Alternatively, as with the version of ‘it’ we described earlier, you can give kids a pool noodle each and only let them touch each other with their noodle – this ensures they keep at least a noodle’s length away from each other!
In addition to these practical measures, it’s also important to communicate properly with children about social distancing. This is new to everyone, but it can be particularly difficult and confusing for the little ones. Luckily, Captain Fantastic has a blog article on emotional support which might prove useful for these tricky conversations.
With a bit of communication and imagination, it’s perfectly possible to ensure that kids understand how and why to maintain social distancing during outdoor games and activities.
Toys and Equipment To Buy for Socially-Distanced Outdoor Kids’ Games
As you may have noticed, one of the keys to safe, socially-distanced play for kids is having the right equipment to visually mark out a two-metre distance. It’s a good idea to stock up on some toys and equipment for outdoor games and activities.
In addition to helping kids avoid touching while playing tag, pool noodles can mark out two- metre distances, which is great if your little ones struggle to estimate the space they should leave for others.
Hula hoops are another great buy. As we covered earlier, they’re not only a great piece of kit for helping kids stay active and healthy, but they have a handy second use as markers to help kids stay in their own little bubble during games such as Simon Says. Similarly, a long skipping rope will allow kids to play together while keeping a safe distance.
Pavement chalk is another mainstay for socially-distanced play: use it to mark out hopscotch squares and snakes and ladders boards, as well as two-metre distances for other games and activities.
Stocking up on toys and equipment is one of the easiest ways to make sure your home or school is set up for socially-distanced fun.
COVID-Safe Activities to Help Kids Enjoy Nature
With kids cooped up indoors a lot more due to coronavirus restrictions, you may also be wondering how to get them engaged with the natural world. Exploring a local park, common, wood or beach – or even the back garden – makes sure your child gets fresh air, physical activity and opportunities to learn about science and geography. Outdoor activities are also much safer in terms of limiting the spread of COVID.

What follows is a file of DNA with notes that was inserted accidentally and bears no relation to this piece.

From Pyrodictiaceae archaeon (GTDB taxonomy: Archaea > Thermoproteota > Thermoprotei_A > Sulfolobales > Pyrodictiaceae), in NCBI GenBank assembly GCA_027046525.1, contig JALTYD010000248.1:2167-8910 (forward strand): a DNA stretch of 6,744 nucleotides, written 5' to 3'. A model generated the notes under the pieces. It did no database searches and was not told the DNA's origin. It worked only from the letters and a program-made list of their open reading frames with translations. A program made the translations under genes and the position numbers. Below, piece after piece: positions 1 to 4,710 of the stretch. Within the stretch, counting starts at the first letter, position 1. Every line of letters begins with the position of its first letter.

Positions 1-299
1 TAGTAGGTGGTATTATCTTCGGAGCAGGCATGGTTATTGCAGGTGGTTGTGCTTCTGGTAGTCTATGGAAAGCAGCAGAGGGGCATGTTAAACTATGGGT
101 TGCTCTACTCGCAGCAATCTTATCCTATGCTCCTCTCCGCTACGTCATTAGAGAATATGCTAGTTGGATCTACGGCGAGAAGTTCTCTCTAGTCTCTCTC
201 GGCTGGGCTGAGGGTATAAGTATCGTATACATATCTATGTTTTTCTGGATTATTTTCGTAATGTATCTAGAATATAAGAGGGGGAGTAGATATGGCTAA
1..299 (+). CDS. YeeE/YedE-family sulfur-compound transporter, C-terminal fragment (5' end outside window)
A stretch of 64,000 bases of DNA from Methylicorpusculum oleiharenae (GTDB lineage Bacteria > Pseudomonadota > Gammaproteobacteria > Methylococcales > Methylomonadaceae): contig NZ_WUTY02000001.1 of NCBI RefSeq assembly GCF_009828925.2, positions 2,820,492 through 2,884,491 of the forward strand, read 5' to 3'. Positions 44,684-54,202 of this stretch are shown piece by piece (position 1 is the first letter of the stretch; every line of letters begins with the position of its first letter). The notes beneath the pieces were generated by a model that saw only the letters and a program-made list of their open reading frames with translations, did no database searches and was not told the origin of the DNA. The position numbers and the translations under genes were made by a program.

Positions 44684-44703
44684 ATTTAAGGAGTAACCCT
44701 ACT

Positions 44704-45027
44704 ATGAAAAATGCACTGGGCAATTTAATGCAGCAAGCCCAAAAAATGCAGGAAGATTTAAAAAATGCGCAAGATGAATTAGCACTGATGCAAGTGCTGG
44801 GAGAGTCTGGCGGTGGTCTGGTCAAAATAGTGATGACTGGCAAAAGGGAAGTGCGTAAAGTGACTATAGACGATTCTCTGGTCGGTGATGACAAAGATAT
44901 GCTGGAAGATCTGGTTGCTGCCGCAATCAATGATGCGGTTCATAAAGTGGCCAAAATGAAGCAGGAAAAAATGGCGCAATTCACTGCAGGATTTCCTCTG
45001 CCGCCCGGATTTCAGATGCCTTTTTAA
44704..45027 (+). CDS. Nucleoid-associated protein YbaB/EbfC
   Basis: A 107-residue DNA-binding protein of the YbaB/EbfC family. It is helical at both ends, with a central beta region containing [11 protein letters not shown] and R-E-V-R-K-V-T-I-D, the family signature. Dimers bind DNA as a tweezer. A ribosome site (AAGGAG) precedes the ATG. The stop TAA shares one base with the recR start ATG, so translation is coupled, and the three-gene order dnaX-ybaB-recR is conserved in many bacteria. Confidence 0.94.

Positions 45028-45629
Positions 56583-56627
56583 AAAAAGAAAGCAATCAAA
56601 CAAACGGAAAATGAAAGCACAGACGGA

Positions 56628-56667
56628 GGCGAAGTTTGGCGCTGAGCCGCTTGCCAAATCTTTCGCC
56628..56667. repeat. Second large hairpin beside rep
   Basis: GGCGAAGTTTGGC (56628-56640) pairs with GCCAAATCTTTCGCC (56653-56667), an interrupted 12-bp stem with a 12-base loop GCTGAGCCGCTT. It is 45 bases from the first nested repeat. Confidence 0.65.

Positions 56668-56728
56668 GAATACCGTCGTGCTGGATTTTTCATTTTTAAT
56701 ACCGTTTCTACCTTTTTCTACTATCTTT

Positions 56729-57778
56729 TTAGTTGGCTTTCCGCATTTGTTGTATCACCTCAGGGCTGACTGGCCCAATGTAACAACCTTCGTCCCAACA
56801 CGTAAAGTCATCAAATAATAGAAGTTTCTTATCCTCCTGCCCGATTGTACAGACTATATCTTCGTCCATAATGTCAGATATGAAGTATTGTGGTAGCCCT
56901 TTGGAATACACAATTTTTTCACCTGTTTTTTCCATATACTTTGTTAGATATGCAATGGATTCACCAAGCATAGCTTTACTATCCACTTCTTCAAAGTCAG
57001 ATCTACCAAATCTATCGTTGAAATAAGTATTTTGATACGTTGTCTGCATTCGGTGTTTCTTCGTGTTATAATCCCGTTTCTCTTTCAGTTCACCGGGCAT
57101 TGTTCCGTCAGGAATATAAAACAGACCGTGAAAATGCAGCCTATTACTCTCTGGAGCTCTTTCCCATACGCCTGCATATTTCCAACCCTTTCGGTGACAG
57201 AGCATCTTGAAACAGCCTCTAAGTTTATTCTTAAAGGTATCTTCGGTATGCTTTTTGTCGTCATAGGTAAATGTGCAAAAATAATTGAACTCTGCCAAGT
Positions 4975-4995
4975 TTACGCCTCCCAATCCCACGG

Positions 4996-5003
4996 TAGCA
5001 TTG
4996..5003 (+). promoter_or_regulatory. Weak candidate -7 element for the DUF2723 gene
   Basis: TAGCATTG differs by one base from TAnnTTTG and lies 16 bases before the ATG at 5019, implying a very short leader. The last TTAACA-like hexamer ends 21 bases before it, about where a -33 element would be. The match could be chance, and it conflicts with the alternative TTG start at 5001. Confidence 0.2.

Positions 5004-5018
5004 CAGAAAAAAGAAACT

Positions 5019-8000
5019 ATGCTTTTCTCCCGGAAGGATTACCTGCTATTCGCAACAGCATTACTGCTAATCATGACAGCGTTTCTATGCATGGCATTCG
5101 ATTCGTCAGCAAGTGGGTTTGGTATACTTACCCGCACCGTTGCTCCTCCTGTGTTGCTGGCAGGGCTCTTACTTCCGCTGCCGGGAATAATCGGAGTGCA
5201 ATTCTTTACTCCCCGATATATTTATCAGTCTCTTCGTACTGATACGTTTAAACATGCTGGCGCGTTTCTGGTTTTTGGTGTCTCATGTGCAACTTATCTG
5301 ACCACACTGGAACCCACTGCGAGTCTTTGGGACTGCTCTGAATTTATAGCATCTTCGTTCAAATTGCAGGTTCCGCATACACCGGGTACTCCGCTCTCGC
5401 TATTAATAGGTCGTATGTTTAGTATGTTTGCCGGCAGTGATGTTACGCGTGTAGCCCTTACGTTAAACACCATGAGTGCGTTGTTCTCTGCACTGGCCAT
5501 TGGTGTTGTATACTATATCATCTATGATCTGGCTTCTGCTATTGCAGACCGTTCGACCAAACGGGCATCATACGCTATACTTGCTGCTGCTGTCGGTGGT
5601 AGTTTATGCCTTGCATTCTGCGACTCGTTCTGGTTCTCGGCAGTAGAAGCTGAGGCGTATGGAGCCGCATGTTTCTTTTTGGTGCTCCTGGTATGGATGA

So, what kinds of child-friendly, nature-based activities are safe while social distancing? Well, nature trails and insect hunts are a great way to get your kids to explore the great outdoors. You could even play nature bingo to get your children ticking off insects, birds and plants they’ve seen. Twinkl has a great set of colourful worksheets for kids to check off things they’ve seen on a nature walk.
Similarly, the RSPB offers kids opportunities to get involved in conservation efforts. For example, you can fill out any number of national wildlife surveys to help scientists monitor flora and fauna in the UK. Your child will not only be having fun and learning about nature, but participating in real-life scientific work!
Alternatively, you could organise a scavenger hunt. Divide kids up into teams and give them a list of natural objects to find. Treasures you can ask the children to look for might include a conker, a pinecone, an interesting stone, helicopter seeds, and leaves of all different colours.
If you’ve got a budding artist on your hands, you could encourage them to find natural materials for their art. They could make leaf and bark rubbings, or find sticks and stones to make collages. If you’re near a beach, collecting seashells is another way to awaken your kids’ love of the natural world.
Since we all know little ones can be a big fan of creepy crawlies, you could also make a minibeast hotel in the back garden. And, while we’re on the subject of attracting more wildlife to the garden, you can make a bird feeder quickly and easily by rolling an empty toilet roll tube in peanut butter and seeds before hanging it up outside.
It’s easy to make sure kids maintain proper social distancing while enjoying nature. If you’ve invited your kids’ friends along to explore the park or woods, remind them to stay two metres away from people outside their household.
If you’re making something in the back garden, set up different stations for kids from different households to work or play. For example, if you’re making bird feeders, have two separate ones for the kids to work on.
Remember – meeting outdoors automatically poses less risk than indoor activities, so it’s easier to relax and have fun!
Indoor Activities for a Rainy Day
The sad truth is that if you live in the British Isles, there are going to be days when you just can’t go outside! Never fear – we’ve prepared a list of fun indoor activities for when the weather fails us.
You can even try bringing some outdoor activities inside. Why not set up an obstacle course in the living room or hallway and see who in the family is fastest? Indoor treasure hunts can also be just as much fun as outdoor ones!
If you’re keen to keep your kids engaged with nature even when they can’t go outside, try asking them to draw pictures of insects, birds, plants or animals. Butterfly symmetry paintings are always a big hit with little ones – just paint one side of the butterfly and fold the paper while it’s still wet, printing a mirror image on the other half of the paper.
With these fun and safe ideas for fresh-air activities to try with your kids or pupils, you can enjoy the great outdoors all winter long. With a bit of imagination and some handy toys and equipment, you’ll be able to make sure everyone stays safe and healthy.